Tuesday, July 13, 2004



The United States is neglecting to test the majority of cattle most at risk of having mad cow disease, government investigators said on Tuesday. U.S. Department of Agriculture investigators said the USDA was not testing adult cattle that died on the farm and had failed to test hundreds of cattle condemned due to possible central nervous system disorder -- a symptom of mad cow disease and many other diseases. "The problems identified during our review, if not corrected, may ... reduce the credibility of any assertion regarding the prevalence of BSE in the United States," said the USDA's Office of Inspector General. A draft report was provided by the House of Representatives Government Reform Committee. The report said the USDA failed to test 518 of the 680 cattle condemned at slaughter for central nervous system symptoms between fiscal 2002 and 2004. Those symptoms indicate an animal could be suffering from one of several illnesses, including mad cow disease.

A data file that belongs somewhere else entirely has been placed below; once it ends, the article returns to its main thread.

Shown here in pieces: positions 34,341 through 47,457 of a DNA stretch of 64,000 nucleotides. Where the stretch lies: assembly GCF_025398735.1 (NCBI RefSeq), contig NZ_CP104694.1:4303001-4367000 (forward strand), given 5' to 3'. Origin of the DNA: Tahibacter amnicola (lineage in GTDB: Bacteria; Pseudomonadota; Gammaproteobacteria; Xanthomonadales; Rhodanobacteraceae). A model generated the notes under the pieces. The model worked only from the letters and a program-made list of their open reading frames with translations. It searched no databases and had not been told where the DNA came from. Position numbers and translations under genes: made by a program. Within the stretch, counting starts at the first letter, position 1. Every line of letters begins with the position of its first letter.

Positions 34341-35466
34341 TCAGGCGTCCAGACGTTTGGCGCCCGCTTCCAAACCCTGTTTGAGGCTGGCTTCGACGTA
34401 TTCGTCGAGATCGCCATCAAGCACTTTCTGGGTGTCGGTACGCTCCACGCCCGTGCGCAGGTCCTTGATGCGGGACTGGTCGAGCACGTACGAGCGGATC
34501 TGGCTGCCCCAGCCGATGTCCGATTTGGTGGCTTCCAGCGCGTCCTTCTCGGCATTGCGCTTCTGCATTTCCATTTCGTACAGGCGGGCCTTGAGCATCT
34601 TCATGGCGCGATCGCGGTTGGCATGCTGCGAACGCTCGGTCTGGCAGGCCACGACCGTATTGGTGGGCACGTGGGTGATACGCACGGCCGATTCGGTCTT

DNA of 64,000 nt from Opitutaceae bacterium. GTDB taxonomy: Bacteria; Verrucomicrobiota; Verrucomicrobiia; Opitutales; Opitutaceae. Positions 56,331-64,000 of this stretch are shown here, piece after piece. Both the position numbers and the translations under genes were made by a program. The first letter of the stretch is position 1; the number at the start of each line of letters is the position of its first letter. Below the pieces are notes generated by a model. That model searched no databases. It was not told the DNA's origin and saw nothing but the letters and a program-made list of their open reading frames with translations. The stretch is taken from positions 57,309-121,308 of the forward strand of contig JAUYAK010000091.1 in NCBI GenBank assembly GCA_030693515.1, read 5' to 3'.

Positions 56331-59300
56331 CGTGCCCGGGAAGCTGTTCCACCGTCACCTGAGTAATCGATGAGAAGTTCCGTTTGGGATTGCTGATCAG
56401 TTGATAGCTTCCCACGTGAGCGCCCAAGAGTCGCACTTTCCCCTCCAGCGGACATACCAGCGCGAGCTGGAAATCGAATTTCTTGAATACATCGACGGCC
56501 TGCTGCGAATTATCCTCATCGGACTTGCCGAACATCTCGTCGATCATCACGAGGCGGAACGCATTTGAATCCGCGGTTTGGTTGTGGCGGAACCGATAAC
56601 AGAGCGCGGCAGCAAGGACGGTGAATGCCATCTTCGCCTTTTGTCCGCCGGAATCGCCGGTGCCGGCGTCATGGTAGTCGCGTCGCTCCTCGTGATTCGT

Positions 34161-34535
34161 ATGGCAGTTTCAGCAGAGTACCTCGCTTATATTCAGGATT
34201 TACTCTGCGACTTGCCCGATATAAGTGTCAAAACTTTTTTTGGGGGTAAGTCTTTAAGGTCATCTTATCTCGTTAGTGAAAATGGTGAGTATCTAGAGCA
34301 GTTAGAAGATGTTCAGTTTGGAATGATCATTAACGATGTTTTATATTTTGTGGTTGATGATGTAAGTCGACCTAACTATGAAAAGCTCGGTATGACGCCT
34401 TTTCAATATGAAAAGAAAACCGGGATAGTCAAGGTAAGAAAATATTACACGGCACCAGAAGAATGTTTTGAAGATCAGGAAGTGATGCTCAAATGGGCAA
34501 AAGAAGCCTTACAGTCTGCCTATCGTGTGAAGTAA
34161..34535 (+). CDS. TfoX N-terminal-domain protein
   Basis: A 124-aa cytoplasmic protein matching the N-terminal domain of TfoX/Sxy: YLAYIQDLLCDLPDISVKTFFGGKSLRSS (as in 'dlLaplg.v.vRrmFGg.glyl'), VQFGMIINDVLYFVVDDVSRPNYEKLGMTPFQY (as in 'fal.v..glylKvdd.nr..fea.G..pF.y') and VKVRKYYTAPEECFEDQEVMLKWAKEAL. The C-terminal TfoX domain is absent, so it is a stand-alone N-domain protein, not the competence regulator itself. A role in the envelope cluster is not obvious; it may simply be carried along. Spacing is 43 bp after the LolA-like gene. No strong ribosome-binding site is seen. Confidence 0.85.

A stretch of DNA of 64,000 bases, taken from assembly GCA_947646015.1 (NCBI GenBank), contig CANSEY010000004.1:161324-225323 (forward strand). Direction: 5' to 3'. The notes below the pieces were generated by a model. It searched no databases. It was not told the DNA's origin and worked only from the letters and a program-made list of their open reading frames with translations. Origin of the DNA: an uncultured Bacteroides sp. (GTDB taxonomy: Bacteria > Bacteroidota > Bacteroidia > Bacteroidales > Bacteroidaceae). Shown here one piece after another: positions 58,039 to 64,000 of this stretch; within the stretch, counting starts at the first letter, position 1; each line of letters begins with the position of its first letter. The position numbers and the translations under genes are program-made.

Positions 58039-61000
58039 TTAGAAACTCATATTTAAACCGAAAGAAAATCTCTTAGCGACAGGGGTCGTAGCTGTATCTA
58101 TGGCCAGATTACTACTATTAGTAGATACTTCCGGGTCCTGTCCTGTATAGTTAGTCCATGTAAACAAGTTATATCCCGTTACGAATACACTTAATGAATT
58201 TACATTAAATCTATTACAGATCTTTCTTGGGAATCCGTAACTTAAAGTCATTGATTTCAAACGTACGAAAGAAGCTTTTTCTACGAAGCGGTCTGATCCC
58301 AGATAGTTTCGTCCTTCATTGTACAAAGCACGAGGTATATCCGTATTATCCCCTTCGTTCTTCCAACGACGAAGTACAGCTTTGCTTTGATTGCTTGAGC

House hearing tomorrow.

And, while you were out, the FDA dropped the ball again on ruminant feed.

clarification: Of course, this is not really shocking: any who's been paying attention has known about this for months, if not years. Still, the sad truth is that the OIG deserves credit for actually reaching the obvious conclusions, considering how much bullshit has been emanating from other sectors of the USDA. The draft report, courtesy of Rep. Waxman, is here [pdf], and Mike Lee's Bee article about it is here. No news yet on the hearing, but you should be able to find the video here.


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